Give yourself time to develop
The development of technology and digital platforms play an important role as an enabler to reach out to, engage with and build relationships with givers. However, the degree of complexity required of these technical innovations varies widely - from simple communication tools and supporter engagement touch points to multi-channel gaming platforms.
Before jumping to a technical solution it is important to be clear on why you are using technology, what purpose it will be serving and how it will enable more giving. Through the Open Innovation Programme a number of large UK charities have been supported in helping them understand how open innovation and technology can be used to reach new audiences to increase giving of time, money, resources and assets.
Here are experiences from four charities using technology to enable giving at scale.
The National Trust volunteering team developed the Big Family Day Out, an innovative family volunteering proposition combining under-used employee volunteering days with family days out. As part of a pilot, they sought to design and build a web platform to act as a brokerage tool to enable companies and their employees to sign up and lend a hand at National Trust properties. The team found that introducing even a simple microsite within an organisation can take many weeks of persuasion with internal Digital and IT departments and external delivery partners.
There are many factors to consider when introducing new digital platforms; where the platform is hosted, security considerations and in-life maintenance being just a few. Once up and running, the website scored highly in terms of its ability to communicate the offer.
However, take up of the pilot was hampered by its inability to allow employers/employees to easily confirm and register their place, a key process that wasn’t factored into the build stage. If the Trust scales up the proposition nationally, the technology experience gained along the journey is going to be the enabler in managing relationships and family volunteering transactions.
Marie Curie Cancer Care
Giving behaviour is evolving and we’re seeing a shift from traditional models towards those that offer donors a "return" – whether through rewards, experiences or otherwise. In recognising this, Marie Curie Cancer Care set out to solve two giving challenges. Firstly, how to attract a new demographic of donor, who may not otherwise give to charity, by tapping into people’s innate competitive nature. Secondly, how to capitalise on the growing trend of using gaming in the not-for-profit sector cost-efficiently, while complying with legislation governing this type of fundraising.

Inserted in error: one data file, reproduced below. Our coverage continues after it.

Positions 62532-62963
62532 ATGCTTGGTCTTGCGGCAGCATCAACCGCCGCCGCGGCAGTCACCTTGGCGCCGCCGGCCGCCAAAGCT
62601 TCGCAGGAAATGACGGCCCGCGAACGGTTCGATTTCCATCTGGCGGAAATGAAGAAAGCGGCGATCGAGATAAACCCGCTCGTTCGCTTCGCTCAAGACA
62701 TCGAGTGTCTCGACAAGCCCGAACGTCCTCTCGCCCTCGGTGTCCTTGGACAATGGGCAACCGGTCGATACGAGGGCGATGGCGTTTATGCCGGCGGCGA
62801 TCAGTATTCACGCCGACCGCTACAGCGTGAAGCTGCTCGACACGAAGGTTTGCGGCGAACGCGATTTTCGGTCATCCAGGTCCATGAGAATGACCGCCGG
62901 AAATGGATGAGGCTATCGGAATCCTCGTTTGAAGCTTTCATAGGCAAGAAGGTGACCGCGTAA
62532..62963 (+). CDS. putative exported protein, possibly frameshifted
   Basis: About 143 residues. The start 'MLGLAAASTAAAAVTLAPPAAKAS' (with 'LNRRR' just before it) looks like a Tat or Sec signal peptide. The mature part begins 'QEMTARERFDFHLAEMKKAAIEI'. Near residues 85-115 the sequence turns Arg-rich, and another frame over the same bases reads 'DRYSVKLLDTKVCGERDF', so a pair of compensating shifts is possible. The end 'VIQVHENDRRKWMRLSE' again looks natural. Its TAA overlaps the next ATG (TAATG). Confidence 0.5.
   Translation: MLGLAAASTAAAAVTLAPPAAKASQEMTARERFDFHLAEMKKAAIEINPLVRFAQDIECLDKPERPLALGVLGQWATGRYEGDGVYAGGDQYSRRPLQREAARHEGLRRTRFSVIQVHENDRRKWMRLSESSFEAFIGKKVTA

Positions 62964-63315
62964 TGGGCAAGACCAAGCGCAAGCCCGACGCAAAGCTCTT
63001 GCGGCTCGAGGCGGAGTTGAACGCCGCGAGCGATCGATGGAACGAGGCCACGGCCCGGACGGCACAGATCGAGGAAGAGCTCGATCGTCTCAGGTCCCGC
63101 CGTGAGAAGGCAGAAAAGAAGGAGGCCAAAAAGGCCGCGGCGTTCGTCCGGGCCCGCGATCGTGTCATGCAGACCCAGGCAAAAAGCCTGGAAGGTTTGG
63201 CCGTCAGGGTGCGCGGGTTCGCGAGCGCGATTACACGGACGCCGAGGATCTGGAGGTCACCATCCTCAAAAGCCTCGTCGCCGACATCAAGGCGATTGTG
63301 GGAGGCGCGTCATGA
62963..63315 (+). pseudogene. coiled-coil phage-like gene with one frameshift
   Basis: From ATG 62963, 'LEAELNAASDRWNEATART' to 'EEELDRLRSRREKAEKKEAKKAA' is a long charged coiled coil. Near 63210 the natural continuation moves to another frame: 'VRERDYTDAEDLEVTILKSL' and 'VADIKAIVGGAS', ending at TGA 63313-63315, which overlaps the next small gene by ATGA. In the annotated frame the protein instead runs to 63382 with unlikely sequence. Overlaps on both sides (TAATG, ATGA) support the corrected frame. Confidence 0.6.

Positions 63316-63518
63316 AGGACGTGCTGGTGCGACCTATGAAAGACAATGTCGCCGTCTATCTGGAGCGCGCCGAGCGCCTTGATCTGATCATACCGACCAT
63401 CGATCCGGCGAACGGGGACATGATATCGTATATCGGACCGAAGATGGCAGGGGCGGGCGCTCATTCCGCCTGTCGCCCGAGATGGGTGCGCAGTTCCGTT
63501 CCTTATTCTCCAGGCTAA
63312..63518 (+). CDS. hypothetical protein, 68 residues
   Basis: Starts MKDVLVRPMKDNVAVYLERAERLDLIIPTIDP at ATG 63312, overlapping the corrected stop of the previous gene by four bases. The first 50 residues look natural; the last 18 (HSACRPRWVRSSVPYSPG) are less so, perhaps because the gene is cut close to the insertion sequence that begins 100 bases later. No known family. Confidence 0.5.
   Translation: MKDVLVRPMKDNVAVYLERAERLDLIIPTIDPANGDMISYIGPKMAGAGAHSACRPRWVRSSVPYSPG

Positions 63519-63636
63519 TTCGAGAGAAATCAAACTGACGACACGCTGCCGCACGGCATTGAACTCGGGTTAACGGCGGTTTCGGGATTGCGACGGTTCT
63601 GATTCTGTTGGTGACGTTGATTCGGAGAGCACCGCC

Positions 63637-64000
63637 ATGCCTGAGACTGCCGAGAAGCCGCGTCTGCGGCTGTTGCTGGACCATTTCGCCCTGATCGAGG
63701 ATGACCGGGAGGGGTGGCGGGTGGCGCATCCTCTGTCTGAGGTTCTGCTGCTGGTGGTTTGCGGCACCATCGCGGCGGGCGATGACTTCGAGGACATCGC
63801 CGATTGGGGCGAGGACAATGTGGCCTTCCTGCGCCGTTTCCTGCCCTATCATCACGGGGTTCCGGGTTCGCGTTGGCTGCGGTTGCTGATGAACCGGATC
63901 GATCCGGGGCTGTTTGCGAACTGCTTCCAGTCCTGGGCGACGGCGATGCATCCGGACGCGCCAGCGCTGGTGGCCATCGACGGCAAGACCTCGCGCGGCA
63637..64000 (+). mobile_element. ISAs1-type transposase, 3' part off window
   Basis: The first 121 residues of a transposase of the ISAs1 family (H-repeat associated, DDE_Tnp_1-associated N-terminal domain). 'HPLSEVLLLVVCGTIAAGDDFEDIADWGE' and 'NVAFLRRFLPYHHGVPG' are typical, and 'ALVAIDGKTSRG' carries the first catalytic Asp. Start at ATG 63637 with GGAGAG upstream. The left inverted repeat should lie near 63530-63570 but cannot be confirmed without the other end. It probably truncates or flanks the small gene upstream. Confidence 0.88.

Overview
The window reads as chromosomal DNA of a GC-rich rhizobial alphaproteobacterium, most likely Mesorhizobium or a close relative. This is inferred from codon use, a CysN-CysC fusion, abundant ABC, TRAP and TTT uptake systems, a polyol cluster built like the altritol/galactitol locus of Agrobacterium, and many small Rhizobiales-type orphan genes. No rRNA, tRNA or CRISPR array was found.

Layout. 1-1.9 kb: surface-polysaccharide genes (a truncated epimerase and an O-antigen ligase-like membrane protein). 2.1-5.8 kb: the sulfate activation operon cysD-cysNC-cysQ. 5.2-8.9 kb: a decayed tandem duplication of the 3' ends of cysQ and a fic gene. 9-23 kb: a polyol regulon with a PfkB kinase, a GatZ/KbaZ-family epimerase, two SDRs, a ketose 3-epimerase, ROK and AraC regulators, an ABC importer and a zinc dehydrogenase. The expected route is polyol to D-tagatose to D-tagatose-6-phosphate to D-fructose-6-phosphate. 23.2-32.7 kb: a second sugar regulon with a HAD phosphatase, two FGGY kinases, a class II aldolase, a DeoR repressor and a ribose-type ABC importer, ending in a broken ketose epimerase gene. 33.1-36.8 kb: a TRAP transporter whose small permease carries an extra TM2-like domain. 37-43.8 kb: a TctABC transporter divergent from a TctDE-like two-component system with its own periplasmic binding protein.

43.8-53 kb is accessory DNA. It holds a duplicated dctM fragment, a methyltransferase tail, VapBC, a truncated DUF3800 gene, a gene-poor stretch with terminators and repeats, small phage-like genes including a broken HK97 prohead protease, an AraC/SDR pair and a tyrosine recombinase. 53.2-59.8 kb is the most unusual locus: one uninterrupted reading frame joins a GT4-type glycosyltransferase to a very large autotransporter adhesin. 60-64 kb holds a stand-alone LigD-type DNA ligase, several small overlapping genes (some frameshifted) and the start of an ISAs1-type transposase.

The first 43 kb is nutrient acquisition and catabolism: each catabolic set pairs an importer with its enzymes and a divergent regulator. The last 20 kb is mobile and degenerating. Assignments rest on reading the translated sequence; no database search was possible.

Working with a wide range of open innovation delivery partners in agile mode, they created Tickety Boo, a loyalty based data-driven online gaming platform where supporters can play a wide choice of free and paid-for games, including bingo, raffles, lottery and instant win games.
Giving behaviour is evolving and we’re seeing a shift from traditional models towards those that offer donors a "return" – whether through rewards, experiences or otherwise
Once the team was clear on the why, what and how, they tested their assumptions with the technology experts as early as possible to assess feasibility within time, cost and quality constraints. Contrary to an initial assumption that they could build and own the technology, they ended up licensing from a gaming provider as this proved to be a significantly more cost effective solution. By being willing to let go of initial assumptions about how they would get there, the team was able to reach their destination more quickly and effectively.
For Marie Curie the technology component was the most complex and expensive part of their journey, yet the real innovation sits behind the scenes of the gaming portal in the form of data capture. This will allow the charity to manage an interactive and intelligent supporter system to not only increase giving through gaming, but to share these insights with other charities and organisations implementing a Marie Curie owned, white-labelled version of the platform.
Keep Britain Tidy
This environmental charity has an active supporter base estimated to contribute over a million hours a year towards its core work. However, the charity didn’t log, acknowledge or share this contribution. Nor did it give volunteers the opportunity to donate to the cause.
Using digital innovations from new, key partners, Keep Britain Tidy is making it easier to share time, skills, resources, money and environmental action at a national scale through the Love Where You Live sharing network. This online platform includes a digital mapping application, where supporters can upload images and stories, communicate with each other and inspire others. In return, through the development of a new Keep Britain Tidy reward currency, supporters earn goodwill credits that can be redeemed towards products and services offered by corporate partners.